|Papaver orientalis ‘Beauty of Livermere’ is an astonishingly red red*.|
Our grey-day colour series continues with red. A craving for red seems to be programmed into our red-blooded DNA, especially at this time of year. And this red is pure Santa-suit, Rudolph’s-nose, holly-berry red – the red that seems even redder when paired with its complement green.
So, given the almost-winter chill, why talk about cooling red down? And what does this unabashed blast of colour have to do with cooling, for Pete’s sake? Hang in and see.
When gardeners put red with other colours, they usually go for intensity. Intense contrasts such as red and white, or red and and its triad blue… or red, white and blue! In analogous palettes (analogous colours are the ones closest together on the colour wheel), red is often thought of as going with colours on the hot side. Think of a tropical red, orange and yellow garden, for instance.
But this analogous pairing, red and purple, is another thing. It’s a Red Hat Society combination, the one the poem tells us “doesn’t go.” I happen to love it. One of the reasons is that the blue pigment in the purple moves the palette towards the cooler side of the colour wheel. It cools down the red.
|Red in the Echinacea disks echoes the red Monarda flowers|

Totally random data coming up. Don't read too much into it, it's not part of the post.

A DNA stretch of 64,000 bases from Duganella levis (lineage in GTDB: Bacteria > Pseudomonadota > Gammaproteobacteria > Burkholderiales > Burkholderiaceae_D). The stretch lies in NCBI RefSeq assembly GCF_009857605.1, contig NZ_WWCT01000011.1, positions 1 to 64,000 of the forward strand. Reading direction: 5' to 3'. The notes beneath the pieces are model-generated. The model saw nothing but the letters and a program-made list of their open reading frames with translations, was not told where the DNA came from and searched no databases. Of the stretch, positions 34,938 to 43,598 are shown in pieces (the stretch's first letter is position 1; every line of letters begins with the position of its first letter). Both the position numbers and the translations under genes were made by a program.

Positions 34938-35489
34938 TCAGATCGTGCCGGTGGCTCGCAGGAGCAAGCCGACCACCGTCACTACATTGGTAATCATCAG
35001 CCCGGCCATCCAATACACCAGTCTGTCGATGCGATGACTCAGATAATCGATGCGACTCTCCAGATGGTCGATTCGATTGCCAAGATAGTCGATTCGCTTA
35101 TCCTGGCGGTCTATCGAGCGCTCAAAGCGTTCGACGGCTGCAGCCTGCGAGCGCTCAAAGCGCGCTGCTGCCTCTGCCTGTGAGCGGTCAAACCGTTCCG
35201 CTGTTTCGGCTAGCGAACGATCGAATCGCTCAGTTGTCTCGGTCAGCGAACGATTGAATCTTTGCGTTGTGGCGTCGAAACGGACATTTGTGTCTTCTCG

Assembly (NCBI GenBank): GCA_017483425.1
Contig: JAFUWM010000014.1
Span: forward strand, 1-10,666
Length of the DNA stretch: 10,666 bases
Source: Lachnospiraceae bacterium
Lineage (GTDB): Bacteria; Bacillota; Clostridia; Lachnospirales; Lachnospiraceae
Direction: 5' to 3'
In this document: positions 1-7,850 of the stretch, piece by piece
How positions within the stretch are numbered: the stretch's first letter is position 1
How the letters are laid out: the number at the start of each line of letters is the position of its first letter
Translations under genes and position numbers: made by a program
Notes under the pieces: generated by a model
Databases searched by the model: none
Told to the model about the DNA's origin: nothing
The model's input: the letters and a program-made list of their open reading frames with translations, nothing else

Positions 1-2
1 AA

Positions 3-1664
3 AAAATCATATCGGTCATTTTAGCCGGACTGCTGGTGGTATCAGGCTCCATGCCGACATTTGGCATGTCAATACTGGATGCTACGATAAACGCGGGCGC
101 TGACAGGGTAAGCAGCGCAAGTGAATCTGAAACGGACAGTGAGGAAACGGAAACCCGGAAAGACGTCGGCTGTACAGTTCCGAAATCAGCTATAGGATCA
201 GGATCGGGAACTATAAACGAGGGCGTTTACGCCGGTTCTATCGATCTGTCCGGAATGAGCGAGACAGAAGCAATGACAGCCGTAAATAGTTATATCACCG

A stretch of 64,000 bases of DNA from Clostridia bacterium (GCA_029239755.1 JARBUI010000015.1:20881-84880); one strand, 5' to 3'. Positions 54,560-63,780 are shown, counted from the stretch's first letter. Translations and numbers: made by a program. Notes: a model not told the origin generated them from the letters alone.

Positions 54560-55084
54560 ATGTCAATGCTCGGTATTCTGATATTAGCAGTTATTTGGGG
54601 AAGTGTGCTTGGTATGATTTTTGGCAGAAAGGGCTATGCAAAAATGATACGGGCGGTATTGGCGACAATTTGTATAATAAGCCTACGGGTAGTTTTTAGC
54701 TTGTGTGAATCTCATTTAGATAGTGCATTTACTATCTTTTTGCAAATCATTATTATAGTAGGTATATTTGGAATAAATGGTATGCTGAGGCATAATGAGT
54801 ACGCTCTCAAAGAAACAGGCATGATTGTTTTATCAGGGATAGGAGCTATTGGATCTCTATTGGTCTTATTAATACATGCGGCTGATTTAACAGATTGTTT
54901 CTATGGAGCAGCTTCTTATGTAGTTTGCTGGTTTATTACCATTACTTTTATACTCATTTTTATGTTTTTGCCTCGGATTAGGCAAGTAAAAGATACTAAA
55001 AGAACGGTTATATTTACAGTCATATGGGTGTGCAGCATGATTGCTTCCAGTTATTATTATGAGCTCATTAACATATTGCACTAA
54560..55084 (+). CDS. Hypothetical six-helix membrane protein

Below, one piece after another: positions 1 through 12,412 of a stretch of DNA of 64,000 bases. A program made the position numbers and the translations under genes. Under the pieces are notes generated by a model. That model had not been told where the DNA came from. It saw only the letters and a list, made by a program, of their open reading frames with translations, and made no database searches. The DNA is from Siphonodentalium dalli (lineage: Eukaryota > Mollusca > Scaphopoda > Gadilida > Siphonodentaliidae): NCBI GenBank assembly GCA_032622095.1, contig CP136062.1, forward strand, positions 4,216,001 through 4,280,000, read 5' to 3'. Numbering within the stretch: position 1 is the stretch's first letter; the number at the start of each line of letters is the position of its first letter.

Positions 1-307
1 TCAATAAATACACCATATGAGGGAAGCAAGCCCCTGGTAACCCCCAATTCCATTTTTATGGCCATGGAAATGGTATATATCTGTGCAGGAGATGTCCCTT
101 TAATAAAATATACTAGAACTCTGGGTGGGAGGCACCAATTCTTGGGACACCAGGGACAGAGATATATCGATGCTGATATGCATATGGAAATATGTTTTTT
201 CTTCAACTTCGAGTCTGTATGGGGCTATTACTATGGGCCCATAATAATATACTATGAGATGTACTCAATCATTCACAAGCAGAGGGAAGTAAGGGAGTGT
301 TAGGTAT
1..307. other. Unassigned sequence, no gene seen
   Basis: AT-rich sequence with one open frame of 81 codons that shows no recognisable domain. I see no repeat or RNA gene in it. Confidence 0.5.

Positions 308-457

The colours in the picture above are analogous, too. But the mauve-pink in the Echinacea petals have been dialed back by the addition of white. Mauve is a tint or tone of purple, created by adding white or grey, respectively. The white in both also cuts the heat, while the red in its intense pure form as well as in the mauve gives this analogous colour key a pleasing sense of unity.
|Red Japanese maple, very likely Acer palmatum ‘Bloodgood’, with a pink polyantha rose that looks like it could be Rosa ‘The Fairy’|
Okay, scale back the intensity. The pink in this sweetheart rose doesn’t contain a hint of blue, but the white tint is cooling. I find this monochromatic red-pink pairing to be refreshing; warm but without a furnace blast; a gentle contrast. Of course, the complementary green leaves contribute strongly to the picture.
If you’re interested in experimenting over the dark months, you might like to visit colour palette generator sites like COLOURlovers or Color Scheme Designer. While some of the colours on these sites aren’t ones you’d find in nature, they let you play around, unleash your wild side (with no repercussions) and simply get a sense of what works, what you like and what you don’t.
Go ahead. Light a fire under your imagination… even if you don’t care for the colour red.
Our series on Cooling down the reds continues here.
(*If the picture at the top looks familiar, it’s because this cultivar of poppy is on my Lust List.)